TIP SEVEN - Be different
As with all artistic ventures, products that are born out of their creators’ raw imagination and are unlike anything else on the marketplace will capture the imagination of buyers far more readily than those that resemble products that are already available.
Originality is key – and the fact that you’ve had an idea doesn’t mean that nobody else has got there first. Scour the marketplace before getting stuck in to prototyping, just to make sure your project really is an original.
“Check out the competition – and then never copy anything they do or did,” says Stereohype’s Tomi Vollauschek, adding that he has seen plenty of pieces that rip off existing products, whether knowingly or unwittingly. This is not the way to make friends in the close-knit design community, and can even land you in legal trouble.
Another reason for beating your own path is in the very nature of illustrator-led products: the people who hunt out these goods do so because they want something exclusive, unusual and away from the mainstream. They prize originality and creativity, and are prepared to pay a premium for products with design flair. You won’t win their cash with run-of-the-mill designs.
“We want our customers to be free to express their individuality, with products that they couldn’t easily find elsewhere,” says Alex Griffin, who runs online design network Bouf.
TIP EIGHT - Do your sums
Unless you’re lucky enough to partner with someone who will handle all the manufacturing and distribution, you’ll have to spend money to make money: this means keeping a close eye on the bottom line.
Consider cost from the very beginning, factoring in the materials, manufacture, storage and even postage to see if the figures stack up.
Pricing is crucial, as Bouf’s Alex Griffin underlines: “Customers are extremely price-sensitive: the items that sell best are those that have their manufacturing process perfected, so that pricing is realistic and accurately reflects what customers are willing to pay,” he says.
Stereohype’s Tomi Vollauschek recommends some straightforward road-testing to gauge your pricing: “Ask as many diverse people as possible whether they like your ideas, whether they would buy it, and how much they would be willing to pay,” he says.
The wait for your outlay to pay off can be painful. “Be aware that you will inevitably end up having lots of pounds worth of your products lying around in boxes and postal tubes waiting for customers to give you their hard-earned cash – it’s an investment,” Vollauschek says.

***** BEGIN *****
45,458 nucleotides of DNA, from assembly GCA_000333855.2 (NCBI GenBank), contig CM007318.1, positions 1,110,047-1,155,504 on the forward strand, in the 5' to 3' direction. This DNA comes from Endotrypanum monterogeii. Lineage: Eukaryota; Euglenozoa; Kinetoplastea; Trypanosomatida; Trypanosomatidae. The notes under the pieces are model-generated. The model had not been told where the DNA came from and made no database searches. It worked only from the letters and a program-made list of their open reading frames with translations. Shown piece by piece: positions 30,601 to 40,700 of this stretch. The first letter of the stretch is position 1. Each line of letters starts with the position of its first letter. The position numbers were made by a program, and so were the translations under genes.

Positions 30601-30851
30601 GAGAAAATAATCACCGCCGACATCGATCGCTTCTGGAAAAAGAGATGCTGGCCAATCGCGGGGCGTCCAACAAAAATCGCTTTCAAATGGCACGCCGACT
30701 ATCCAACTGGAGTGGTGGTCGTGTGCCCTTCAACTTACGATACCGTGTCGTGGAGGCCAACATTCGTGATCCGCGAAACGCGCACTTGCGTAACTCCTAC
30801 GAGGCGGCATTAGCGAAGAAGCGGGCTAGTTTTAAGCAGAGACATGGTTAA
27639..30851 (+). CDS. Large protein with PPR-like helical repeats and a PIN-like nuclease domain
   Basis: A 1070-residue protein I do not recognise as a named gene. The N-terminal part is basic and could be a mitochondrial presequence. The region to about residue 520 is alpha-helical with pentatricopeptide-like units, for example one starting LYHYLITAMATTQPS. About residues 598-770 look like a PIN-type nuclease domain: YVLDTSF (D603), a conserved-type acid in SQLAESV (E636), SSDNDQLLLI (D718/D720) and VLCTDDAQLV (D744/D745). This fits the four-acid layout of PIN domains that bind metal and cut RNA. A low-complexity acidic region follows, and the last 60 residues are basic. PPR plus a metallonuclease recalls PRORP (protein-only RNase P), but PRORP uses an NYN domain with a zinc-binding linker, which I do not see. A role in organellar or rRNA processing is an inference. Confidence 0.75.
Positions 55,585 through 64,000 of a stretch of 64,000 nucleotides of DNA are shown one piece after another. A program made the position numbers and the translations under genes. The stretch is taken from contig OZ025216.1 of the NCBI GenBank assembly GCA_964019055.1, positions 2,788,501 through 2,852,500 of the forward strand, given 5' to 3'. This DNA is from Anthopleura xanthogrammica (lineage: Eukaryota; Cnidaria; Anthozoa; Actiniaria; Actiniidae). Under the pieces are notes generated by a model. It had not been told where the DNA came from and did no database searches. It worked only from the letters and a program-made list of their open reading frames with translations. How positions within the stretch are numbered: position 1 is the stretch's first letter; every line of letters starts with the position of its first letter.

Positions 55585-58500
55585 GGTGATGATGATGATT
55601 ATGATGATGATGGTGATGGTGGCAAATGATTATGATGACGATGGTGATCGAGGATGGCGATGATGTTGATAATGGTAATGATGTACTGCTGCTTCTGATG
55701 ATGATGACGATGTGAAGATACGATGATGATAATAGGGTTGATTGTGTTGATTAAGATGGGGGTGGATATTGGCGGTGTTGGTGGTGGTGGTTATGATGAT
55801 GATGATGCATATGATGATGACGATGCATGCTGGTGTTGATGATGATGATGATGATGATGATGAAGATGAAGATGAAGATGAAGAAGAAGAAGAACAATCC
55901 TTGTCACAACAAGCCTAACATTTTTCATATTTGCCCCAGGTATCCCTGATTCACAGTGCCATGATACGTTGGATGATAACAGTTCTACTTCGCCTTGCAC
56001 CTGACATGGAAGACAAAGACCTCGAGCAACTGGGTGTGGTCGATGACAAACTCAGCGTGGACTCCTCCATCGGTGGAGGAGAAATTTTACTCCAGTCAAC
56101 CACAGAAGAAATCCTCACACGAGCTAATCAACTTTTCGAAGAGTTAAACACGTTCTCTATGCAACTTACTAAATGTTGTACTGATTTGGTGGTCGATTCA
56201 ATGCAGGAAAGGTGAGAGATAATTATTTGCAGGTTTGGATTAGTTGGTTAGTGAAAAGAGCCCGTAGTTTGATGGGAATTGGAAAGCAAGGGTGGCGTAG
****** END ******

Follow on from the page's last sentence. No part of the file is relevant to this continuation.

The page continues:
Clickforart works with creatives to produce teacups, cushions, screen-prints and more featuring their illustrations.
TIP NINE - Respect the limits
Creating real-world products isn’t as simple as plonking a Photoshop image onto a canvas, mug or other item: you need to be aware of the manufacturing process – and its limitations.
For example, with screen-printing, each colour is applied individually, so the cost and chance of errors rises with each extra colour you use. This will have a drastic impact on your designs for T-shirts, art posters or any other screen-printed product.
Talk to your manufacturer and hone your design to make the manufacturing process as simple as possible – this usually has the extra benefit of being more cost-effective.
“We found that the most successful approach was to keep things simple: we always try to over-complicate things and end up going back to basics,” says Stephen Gibbs of Boreal.
TIP TEN - Be nice
This bit’s really, really important. When you’re designing, making and selling your own products you will need the goodwill and enthusiasm of others at every link of the chain, so it’s worth keeping people on-side.
“We made a point of building a good working relationship with the printer, because as we were still in the experimenting stage we were going to need lots of test runs – which they were very helpful with,” says Boreal’s Chris Barter.
Invest time in establishing relationships with boutique owners, local independent businesses such as bookshops, art galleries, online stores, craftspeople, possible manufacturers, and anyone who might champion your work.
Listen to what they’re after and see if you can meet their needs; ask for their feedback on your designs and take what they say onboard. Shops and organisations are also much more likely to back your project if you’ve invested time in them.
And finally, don’t be shy. Get out there and shout about your work: show it off to your family, friends and colleagues – they’re the closest you’ll come to a focus group at first, and even if you don’t agree with what they say they’ll give a valuable outsiders’ view of something you might have been slaving away on for months.
Your family and friends are also the closest thing you’ll get to a cheerleading squad in those tough early months: a little charm with them – and some free samples – will go a long way.
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